2. Which other industrialized countries and which policies does the Administration think should serve as models for integration? The memorandum calls for developing “a Federal immigrant integration strategy that is innovative and competitive with those of other industrialized nations.” Presumably, this means that President Obama finds some integrationist practices overseas to be attractive. In Western Europe, however, the breakdown in social cohesion is even more pronounced than it is in the U.S.[2] Japan, meanwhile, has opted out of mass immigration altogether and in fact seems bent on finding the answer to caring for an aging society in robotics.[3] Canada follows a “mosaic” or “salad bowl” immigration pattern which, while suitable for Canada, is very different from the American melting pot, at least as it used to be practiced.[4]
  3. What role will the National Council of La Raza play in the task force? La Raza (Spanish for “Race”) is a leftist umbrella group that covers several groups that emphasize division, not national unity. President Obama has made former La Raza vice president and top lobbyist Cecilia Muñoz co-chair of the task force, sharing authority with Jeh Johnson. Muñoz, who required an “ethics waiver” to be brought into the Administration, as the situation violates the Administration’s own ban on hiring lobbyists,[5] has been one of many La Raza alumni to find work in the Administration, a turnstile relationship about which the President himself has boasted.[6] Government subsidies for La Raza went from $4.1 million to $11 million the year after Muñoz joined the Administration,[7] and the relationship grew tighter. Can Secretary Johnson assure the committee that La Raza will not play a role in the task force?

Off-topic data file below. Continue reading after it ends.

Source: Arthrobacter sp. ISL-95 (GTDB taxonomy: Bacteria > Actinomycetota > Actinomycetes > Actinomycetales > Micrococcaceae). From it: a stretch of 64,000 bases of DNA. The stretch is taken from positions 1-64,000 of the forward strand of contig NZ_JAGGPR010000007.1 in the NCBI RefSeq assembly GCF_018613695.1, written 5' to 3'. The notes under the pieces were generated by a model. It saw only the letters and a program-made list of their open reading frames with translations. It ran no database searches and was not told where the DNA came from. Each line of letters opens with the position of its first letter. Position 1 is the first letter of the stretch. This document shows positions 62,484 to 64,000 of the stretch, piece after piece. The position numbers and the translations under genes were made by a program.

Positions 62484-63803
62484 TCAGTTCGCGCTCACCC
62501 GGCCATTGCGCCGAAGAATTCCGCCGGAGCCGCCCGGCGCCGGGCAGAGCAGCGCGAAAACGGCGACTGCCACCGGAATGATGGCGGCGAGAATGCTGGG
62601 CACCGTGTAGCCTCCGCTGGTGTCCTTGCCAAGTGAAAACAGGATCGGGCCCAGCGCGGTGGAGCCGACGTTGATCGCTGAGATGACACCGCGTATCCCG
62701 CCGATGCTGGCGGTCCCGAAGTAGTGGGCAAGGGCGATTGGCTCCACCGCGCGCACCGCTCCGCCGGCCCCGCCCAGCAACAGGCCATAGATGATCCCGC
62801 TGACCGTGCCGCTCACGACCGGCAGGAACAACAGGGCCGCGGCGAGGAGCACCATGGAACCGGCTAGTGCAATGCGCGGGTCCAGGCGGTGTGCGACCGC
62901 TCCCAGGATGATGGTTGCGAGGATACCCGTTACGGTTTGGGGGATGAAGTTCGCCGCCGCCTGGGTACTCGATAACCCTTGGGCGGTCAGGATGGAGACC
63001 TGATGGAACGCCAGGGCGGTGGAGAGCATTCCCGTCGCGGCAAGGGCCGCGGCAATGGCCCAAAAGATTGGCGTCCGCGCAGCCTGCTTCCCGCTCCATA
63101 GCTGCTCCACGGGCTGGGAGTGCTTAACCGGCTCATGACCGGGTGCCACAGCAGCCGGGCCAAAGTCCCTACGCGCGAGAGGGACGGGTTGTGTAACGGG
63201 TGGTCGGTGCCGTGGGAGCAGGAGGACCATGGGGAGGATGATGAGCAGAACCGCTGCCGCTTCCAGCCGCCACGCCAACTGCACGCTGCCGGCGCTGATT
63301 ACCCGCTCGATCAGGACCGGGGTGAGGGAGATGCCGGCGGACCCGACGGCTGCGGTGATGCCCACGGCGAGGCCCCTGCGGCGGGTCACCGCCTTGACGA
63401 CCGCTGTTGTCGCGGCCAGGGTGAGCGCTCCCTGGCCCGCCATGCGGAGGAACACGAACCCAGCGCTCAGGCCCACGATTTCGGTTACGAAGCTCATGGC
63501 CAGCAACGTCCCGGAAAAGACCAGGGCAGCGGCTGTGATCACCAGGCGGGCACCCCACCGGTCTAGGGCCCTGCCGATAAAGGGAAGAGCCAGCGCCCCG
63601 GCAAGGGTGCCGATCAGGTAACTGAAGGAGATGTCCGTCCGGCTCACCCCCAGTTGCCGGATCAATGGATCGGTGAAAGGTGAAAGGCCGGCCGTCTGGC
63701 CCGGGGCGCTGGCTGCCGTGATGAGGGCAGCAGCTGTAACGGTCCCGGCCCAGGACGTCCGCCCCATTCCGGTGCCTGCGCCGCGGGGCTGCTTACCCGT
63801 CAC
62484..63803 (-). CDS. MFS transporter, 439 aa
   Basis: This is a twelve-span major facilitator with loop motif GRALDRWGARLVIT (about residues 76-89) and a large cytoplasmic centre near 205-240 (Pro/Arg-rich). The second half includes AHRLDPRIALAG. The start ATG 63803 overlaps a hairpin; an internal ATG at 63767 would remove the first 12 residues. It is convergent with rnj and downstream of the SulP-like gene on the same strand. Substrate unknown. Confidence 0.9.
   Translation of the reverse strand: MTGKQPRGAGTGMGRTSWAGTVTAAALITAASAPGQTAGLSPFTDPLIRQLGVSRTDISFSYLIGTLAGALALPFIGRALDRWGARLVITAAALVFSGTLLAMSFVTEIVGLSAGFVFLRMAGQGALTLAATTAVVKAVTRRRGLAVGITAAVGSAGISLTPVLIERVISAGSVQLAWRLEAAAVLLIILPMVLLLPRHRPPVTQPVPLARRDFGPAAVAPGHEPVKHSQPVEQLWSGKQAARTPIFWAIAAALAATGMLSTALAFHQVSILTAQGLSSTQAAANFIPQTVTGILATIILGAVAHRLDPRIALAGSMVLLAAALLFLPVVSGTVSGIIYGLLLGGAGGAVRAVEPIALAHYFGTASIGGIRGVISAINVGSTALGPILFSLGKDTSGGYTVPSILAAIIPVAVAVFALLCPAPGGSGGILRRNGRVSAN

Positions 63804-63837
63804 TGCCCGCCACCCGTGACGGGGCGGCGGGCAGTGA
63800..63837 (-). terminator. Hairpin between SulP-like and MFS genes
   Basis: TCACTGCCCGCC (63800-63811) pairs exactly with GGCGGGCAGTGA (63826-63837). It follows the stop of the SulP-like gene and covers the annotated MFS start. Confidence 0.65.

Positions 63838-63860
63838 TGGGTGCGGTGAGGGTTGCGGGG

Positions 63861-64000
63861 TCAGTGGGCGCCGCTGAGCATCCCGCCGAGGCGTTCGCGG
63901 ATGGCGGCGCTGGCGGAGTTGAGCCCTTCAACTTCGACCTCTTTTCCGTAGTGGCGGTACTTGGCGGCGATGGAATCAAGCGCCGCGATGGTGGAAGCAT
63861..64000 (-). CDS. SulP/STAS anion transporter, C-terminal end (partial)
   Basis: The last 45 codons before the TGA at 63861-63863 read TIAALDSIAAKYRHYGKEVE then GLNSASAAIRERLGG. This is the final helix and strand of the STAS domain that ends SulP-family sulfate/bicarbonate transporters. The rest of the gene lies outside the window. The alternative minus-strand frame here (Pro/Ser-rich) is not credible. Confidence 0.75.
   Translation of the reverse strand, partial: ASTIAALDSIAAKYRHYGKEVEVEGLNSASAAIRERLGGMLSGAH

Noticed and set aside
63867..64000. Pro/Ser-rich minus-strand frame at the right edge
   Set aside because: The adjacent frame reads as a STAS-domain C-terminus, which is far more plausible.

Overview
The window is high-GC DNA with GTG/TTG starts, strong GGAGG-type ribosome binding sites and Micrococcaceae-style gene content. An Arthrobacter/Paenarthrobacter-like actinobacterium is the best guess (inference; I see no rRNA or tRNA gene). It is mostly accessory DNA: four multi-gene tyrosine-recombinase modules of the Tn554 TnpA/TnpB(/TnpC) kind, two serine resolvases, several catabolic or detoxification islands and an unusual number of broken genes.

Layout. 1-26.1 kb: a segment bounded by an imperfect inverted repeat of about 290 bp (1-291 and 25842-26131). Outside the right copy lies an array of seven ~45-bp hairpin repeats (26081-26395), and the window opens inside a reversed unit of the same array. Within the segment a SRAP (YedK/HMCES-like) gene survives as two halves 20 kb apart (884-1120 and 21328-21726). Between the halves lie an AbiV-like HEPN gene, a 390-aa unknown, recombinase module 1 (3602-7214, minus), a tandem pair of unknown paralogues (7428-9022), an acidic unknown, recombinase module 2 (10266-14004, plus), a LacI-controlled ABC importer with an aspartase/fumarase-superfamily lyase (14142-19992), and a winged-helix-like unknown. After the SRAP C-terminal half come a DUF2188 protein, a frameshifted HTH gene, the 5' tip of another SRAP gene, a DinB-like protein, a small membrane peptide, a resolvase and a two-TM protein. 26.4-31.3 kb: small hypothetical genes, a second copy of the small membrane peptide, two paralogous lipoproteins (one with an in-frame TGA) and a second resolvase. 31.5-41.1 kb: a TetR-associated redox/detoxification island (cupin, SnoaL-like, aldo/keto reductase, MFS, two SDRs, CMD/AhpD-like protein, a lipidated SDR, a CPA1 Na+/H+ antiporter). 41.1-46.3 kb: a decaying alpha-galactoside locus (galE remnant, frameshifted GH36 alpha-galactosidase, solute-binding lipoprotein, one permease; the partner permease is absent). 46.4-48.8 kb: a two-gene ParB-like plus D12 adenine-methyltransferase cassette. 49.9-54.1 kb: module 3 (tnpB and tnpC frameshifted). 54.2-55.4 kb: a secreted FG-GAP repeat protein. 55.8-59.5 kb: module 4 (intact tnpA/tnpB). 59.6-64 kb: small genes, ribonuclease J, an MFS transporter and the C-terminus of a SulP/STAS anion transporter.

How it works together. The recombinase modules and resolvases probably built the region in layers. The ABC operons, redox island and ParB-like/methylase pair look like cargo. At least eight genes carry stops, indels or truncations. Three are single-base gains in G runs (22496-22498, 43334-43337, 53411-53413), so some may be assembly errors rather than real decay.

4. Will affirmative action be a part of this new “integration”? Will it include pressuring lenders to lower home mortgage standards for minorities or coercing communities to integrate through “fair housing” practices? Public Law 94-311 in 1976 provided affirmative action for Hispanics because they “suffer from racial, social, economic and political discrimination.”[8] It quickly became clear, however, that extending to immigrants what was at first conceived as a remedy for past wrongs committed against African Americans was internally inconsistent and incoherent. Immigrants, after all, had immigrated to America of their own volition. Ricky Gaull Silberman, vice chairman of the Equal Employment Opportunity Commission, recognized this fact by stating that immigrant participation was “the ultimate nightmare of affirmative action. It is its Achilles’ heel.”[9]